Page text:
So it was, these were the sorts of things I was asking for. And I don’t know why I was always so afraid. But like, it never stopped me from asking, but it still was always like, Oh my god, I’m going to ask this question. And I like, I don’t know why I’m panicking. But I do know why I’m panicky, right, like, it was. So that was a big thing for me was working with these interesting artists.

Patty:  It’s something that I find often with, you know, with Black and indigenous Artists are, you know, we get to us, you know, people get to a certain position, and then they want to start they want to draw others in.  You know, and it’s a much different way of thinking than you know, you know, I got famous and now I have my entourage. It’s okay. I have a platform, whether you know, it’s music or you  know, like our podcasts, you know, we’ve got this, you know, whoever you have Wgot, who can I draw in? whose voices can I amplify? And what artists? What artists can I bring in so that these people coming to hear this music will have something visual as well as what they’re listening to, you know? Or they can you know, they can see us because even though it’s 2020, and there have been a lot of movies made since Dances with Wolves, that’s still the idea that people have of us. Right? That’s still the idea that people have of us and when they think of Indigenous music, so often what they’re thinking about, at best is maybe like Buffy Sainte Marie and A Tribe Called Red, which are both great, but that’s not the kind of music you’re making know what you’re making. It’s Indigenous music because an Indigenous person is making it.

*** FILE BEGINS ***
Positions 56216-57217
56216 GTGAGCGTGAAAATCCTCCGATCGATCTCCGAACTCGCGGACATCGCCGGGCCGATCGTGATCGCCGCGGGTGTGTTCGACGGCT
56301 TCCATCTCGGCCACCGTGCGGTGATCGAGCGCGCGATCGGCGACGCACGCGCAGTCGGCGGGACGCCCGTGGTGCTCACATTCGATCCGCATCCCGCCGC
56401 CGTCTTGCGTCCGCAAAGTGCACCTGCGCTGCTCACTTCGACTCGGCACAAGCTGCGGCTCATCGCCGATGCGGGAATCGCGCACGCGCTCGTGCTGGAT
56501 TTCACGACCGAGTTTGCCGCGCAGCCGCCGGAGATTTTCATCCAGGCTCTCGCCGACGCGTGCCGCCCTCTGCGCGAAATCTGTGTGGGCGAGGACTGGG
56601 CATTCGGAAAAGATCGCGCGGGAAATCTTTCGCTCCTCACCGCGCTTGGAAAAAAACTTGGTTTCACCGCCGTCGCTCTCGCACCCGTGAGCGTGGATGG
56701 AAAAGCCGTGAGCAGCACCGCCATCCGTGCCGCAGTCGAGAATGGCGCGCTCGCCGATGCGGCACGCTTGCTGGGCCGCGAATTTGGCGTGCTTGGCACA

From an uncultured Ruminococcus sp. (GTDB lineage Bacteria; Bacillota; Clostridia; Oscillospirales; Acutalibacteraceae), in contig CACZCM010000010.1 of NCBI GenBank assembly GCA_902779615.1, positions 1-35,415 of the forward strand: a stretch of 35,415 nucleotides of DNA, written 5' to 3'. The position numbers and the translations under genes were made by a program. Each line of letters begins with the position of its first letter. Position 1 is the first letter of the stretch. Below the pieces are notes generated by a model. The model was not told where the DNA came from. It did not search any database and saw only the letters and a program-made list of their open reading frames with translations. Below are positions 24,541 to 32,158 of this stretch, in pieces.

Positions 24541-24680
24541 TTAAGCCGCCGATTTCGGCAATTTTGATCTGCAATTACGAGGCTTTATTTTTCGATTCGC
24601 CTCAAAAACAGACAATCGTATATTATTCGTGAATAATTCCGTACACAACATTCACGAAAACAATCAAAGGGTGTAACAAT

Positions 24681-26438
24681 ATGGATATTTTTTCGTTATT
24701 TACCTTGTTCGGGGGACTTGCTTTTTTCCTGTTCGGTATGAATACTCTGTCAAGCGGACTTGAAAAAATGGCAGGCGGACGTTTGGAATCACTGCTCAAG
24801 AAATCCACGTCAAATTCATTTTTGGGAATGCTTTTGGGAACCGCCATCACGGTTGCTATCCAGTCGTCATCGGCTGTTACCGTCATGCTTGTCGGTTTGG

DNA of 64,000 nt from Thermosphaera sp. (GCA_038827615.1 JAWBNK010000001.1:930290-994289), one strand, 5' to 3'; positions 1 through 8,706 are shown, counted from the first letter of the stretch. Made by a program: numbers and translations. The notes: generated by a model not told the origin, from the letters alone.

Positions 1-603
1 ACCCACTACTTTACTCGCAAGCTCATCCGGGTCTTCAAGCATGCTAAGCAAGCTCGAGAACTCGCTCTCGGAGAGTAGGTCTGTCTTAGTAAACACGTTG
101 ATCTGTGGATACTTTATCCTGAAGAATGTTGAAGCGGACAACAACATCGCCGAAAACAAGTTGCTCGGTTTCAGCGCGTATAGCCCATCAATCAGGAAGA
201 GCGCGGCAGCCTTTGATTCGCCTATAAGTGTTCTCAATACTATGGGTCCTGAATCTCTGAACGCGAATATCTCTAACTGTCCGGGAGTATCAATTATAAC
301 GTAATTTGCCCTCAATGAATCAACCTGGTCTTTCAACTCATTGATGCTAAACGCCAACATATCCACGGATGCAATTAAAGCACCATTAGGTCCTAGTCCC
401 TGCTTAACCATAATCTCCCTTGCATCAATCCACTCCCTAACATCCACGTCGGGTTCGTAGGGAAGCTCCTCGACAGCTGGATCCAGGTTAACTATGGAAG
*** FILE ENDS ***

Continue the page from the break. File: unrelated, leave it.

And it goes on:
Olivia : I know. And I guess on that note, like, I saw, I didn’t really talk about where I came from, or my practice or what I do. I just thought jumped in. I’m really sorry.

Patty: No, we do that all the time. This is typical.

Olivia: Amazing, Yeah, I so I studied something super niche. I studied classical saxophone, technically, like, it’s not from the classical period, you know, you think of Mozart and that his music is actually from the classical period. And then we, you know, we talk in areas like the Romantic Period. But classical saxophone, it is really more like neo classical. You know, it’s borrowing a lot from music that has been already generated from the last few hundred years. And the saxophone wasn’t even invented until the 1800s. So that instrument is not even 200 years old.

And honestly, most of the people who kind of were like the iconic,  first figures of what classical saxophone is thought of, you know, they were based in Europe. And a lot of them were borrowing ideas from things like violin playing. So you know, you’ll you’ll hear a lot of like vibrato that’s very similar to violin playing. And that’s sort of like one train of thought in the classical saxophone world. So a lot of people were basing their ideas of what classical saxophone would be off of other instruments.